This post forms part of a serialisation eventually building into a complete reference on Journaling for Creativity and the writer's notebook. One that will demonstrate how to journal in order to improve creativity and effectiveness of artists, writers or anyone needing to be creative.
The ‘Story in a title’ game is a small never ending game that can be picked up or put down at almost any time. It is a game of adding potential titles for possible stories to an ever growing list in the back of your creative journal.
What sets it aside from being just a list of titles is the requirement for each title to ‘tell a story’.
About the game
Don Murray proposed that writers should keep day books, otherwise known as writer’s journals or writer’s notebooks. Don, amongst other things, filled his day books with lists, loads of lists. One of which was a list of potential titles for future stories.
All of which is good, but as Will Terrell explains in his video, a simple change can make a title far more memorable.
In his video Will states;
“I want to talk about a secret technique you can use to instantly make your work a hundred times more enjoyable … to whoever it is who sees your artwork … The secret is – tell stories with your drawings-” (2:35)
“…People look at a nice drawing and they are ‘yeah, hmm, right’ but then they forget about it the moment they have absorbed it … Whereas, if you tell a story it sticks with them for a long time.” (4:00)
What Will has realised is that if a piece of work tells a story, it gathers more interest from a viewer and continues to be present in their minds for longer than items that don’t tell a tale; be it a drawing or a title, one evoking a story is far more compelling to the viewer.
Does this mean the title has to be long? Not at all, there are examples of very short titles.
Consider the two word title on Terry Pratchett’s book above. Here, two simple words ‘Equal Rites’ are juxtaposed between the reader’s knowledge of women’s rights, animal rights, gay rights, human rights, and the ‘rites’ as performed in the occult arts. The viewer assumes most of the story implied by those two words. Admittedly, Josh Kirby’s wonderful cover art is also telling a story, so it’s no wonder that his books leave the shelves so quickly.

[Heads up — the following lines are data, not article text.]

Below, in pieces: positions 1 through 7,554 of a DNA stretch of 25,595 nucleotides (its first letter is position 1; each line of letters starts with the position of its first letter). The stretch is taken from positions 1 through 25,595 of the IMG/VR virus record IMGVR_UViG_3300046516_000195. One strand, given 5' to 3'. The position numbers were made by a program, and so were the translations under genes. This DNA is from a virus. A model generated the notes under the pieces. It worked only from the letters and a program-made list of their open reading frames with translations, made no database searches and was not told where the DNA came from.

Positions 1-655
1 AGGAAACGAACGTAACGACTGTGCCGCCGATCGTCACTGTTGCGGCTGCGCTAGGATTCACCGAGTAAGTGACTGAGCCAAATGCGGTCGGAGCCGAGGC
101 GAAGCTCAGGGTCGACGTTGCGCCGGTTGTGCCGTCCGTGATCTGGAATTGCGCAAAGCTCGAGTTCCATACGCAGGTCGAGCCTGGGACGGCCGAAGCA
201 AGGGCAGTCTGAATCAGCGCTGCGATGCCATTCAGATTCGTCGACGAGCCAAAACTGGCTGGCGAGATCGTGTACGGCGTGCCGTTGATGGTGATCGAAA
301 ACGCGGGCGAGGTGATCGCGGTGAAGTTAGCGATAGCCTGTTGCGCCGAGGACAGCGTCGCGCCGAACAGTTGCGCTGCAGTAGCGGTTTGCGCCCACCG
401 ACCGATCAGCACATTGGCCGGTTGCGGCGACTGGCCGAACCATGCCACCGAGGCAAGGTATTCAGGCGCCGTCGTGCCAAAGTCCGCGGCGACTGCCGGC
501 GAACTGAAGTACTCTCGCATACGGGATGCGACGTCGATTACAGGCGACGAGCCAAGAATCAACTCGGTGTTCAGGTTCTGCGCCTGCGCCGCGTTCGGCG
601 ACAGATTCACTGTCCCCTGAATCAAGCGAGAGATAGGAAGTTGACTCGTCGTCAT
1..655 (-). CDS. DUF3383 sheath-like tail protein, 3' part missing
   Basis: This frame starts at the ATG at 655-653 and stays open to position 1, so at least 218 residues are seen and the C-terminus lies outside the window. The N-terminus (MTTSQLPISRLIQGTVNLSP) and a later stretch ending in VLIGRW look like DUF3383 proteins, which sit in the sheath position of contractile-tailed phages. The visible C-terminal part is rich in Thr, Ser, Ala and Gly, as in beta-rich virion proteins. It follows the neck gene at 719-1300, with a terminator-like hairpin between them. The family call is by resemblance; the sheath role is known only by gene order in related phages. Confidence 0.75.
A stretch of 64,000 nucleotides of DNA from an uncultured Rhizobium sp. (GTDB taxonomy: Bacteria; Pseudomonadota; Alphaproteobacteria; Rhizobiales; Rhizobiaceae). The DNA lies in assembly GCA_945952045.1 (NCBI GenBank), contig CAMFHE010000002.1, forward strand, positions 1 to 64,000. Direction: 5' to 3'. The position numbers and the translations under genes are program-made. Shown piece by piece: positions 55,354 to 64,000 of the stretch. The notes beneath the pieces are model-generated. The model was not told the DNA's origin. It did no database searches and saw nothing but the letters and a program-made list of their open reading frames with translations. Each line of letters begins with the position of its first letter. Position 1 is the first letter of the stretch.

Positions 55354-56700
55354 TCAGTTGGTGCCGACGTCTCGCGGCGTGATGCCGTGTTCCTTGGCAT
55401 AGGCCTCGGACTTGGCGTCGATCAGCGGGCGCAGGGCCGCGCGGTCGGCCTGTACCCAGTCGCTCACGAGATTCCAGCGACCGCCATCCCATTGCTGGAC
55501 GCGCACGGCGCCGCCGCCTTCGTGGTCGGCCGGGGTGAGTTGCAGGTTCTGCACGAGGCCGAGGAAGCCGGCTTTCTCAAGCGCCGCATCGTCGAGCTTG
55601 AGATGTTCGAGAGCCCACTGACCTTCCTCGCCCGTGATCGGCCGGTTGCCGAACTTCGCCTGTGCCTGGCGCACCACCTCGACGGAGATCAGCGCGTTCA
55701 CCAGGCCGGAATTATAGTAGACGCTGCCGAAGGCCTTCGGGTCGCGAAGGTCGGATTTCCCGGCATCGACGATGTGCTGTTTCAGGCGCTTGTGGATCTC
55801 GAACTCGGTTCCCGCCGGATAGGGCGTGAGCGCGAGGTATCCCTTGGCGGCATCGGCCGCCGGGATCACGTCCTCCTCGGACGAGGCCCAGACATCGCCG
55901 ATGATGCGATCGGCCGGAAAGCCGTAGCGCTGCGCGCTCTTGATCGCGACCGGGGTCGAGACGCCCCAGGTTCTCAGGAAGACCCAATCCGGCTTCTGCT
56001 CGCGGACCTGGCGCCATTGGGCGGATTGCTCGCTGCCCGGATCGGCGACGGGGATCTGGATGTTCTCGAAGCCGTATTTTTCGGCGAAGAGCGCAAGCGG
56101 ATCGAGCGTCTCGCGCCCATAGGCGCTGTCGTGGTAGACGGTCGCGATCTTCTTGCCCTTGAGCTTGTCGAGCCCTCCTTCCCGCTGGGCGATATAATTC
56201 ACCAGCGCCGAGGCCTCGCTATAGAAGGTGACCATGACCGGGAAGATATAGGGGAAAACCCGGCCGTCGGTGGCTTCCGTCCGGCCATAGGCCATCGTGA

How to play
Make a new working entry and write your initial thoughts for a new book title. At this time it does not have to tell a story, that’s where the game comes in.
Then, for each word in the title, create separate cluster diagrams to discover all the associations each word carries in your creative-mind.
Sit quietly for a minute and scan all the cluster diagrams at the same time. Allow the associations to mingle together in your mind for a while before moving on to the next step.
Now reconsider your initial title. Does it tell a story, can you use some of the associations to tell a better story, can you shorten it, add something, make it emotive, or do you just want to throw it away? Work on your title until you are happy with it and when you are, add it to a list of possible titles somewhere near the back of your journal (or the front if that’s your preference).
Each of these new titles may be used as an imaginative journaling prompt. To do this, read one of your titles aloud a few times, in order to kick-start your creative process, and then imagine a basic story outline that would work with such a title.
Once you have it, compress the story outline into a one or two paragraph summary of the type normally found on the jacket of a book.
Remember, you don’t need to know the story before generating the title. In this case, the cart most definitely can go before the horse.
Finally, a mention about bookshops. The next time you are in a bookshop run your eye along the shelves and see if there are any titles that stick out. Also, see if there are any you think you could improve. There is no rule saying you can’t harvest ideas from other author’s titles, especially if you can improve on what they have produced.
The purpose of the game
The game of thinking up titles, gives practice in crafting compelling titles for projects, and compelling titles give your books a better chance to be selected than their bland shelf-mates.
The titles can also, as mentioned above, be used as journaling prompts for imaginative sessions and for breaking writer’s block.
Occasionally, some of your titles may germinate and grow into a complete story, in the same way that “Pirates of the Caribbean” grew from being just the name of a Disneyland ride into a new story.